- As usual, despite the results being shown for the newer portfolios (those begun after the Classic Value Portfolio), please note that those stats, especially the annualized performance figures, are not as meaningful as if the portfolios had been ongoing longer. However it turns out, the results should be clear, for these are our actual investments, not hypothetical holdings or trades.
- It seems reasonable for Classic Value, due to its longer history, to calculate the potential total returns based on the above figures plus a very conservative estimate of an average annual dividend of 1.0%. This shows an overall CV annualized total return of 8.25%, a respectable record given the recent performance of the market averages and considering that the indicated period has included the worst economic crisis and recession since the Great Depression.
- Since the last CV asset has now been sold, the Classic Value hypothetical portfolio will not be followed here further.
- Note that the applicable dates for both the Classic Value and S&P500 Index stats are not to the present but simply cover the approximately 5 1/2 year period since the first Classic Value asset was selected, on 10/8/04, through when the last CV asset was sold, on 4/29/10.
- While the caveat is still needed that it represents a small sample and that its holdings were kept for only a rather short average period (about 259 days), the performance thus far of the 5-Star stocks is noteworthy. These are assets which at the time of purchase both possessed Ben Graham classic value qualities (of low debt plus low P/E and/or P/Bk) and were rated with 5 stars by the MSN/Motley Fool CAPS rating system. These assets' absolute return of almost 25% in 0.71 years is at least interesting.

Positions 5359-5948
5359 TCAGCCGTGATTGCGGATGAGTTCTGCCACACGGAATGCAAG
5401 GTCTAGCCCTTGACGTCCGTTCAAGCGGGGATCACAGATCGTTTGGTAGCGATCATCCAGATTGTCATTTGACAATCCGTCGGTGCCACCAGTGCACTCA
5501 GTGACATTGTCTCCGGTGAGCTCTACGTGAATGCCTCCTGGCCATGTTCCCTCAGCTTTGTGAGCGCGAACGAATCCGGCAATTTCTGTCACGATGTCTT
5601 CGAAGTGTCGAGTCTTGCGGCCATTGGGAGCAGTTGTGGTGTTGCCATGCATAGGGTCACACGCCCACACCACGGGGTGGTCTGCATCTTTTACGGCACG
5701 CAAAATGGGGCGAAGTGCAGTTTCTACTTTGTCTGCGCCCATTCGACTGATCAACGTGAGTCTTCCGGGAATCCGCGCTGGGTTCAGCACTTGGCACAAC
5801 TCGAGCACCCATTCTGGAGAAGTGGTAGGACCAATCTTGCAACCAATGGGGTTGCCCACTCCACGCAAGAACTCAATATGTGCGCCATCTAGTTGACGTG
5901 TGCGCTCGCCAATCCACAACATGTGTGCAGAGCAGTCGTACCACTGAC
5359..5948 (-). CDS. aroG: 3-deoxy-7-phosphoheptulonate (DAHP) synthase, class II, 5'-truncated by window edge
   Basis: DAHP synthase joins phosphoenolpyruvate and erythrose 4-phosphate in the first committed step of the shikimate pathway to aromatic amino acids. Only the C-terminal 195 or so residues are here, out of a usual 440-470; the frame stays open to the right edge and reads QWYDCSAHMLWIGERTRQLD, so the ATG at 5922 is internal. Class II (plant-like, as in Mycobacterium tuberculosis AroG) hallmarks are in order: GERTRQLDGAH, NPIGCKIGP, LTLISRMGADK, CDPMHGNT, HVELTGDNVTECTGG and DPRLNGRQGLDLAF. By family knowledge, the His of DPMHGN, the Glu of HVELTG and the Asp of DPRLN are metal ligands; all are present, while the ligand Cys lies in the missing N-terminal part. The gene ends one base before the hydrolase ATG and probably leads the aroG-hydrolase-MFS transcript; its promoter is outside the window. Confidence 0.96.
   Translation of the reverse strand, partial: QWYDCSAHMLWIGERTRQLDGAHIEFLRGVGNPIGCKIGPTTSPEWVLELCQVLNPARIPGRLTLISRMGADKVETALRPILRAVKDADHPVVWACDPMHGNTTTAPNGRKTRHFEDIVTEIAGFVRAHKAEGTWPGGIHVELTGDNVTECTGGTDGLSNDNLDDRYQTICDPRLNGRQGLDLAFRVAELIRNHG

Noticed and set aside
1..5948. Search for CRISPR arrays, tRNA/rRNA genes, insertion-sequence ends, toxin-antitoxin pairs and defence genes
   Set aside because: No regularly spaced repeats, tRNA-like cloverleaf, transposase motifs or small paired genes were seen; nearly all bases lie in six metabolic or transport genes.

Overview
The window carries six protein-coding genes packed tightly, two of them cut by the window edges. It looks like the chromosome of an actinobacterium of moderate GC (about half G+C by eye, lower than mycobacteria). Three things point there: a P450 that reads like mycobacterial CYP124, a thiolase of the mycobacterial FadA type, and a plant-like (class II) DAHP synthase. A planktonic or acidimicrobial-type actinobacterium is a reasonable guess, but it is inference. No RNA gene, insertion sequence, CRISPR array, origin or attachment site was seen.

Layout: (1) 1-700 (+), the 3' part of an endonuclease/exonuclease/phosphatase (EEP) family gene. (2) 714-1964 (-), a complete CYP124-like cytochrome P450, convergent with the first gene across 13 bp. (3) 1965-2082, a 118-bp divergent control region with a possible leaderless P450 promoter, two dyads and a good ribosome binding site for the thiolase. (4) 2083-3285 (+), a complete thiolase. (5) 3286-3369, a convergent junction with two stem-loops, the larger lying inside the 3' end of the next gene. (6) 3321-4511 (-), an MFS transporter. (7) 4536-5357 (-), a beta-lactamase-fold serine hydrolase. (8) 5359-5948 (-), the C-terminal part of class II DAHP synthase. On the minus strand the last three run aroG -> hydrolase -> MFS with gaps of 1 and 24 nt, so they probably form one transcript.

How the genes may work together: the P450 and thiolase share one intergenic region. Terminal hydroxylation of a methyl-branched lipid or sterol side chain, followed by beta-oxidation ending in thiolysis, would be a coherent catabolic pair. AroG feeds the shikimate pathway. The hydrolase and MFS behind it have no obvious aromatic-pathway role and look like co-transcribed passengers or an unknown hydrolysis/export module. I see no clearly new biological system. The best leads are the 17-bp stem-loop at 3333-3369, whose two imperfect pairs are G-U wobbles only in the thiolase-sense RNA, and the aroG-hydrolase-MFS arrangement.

- Unfortunately, I did not after the first several months find enough assets meeting both sets of criteria to readily construct a portfolio. Nonetheless, it may well be worthwhile to continue emphasizing in one's low P/Bk or low P/E asset purchases securities which have as well high MSN/Motley Fool CAPS ratings.
- The short-term results for both the Low Price to Earnings and the Low Price to Book Value portfolios have been especially disappointing in this just ended quarter. Each has fallen from positive to quite negative in the last three months.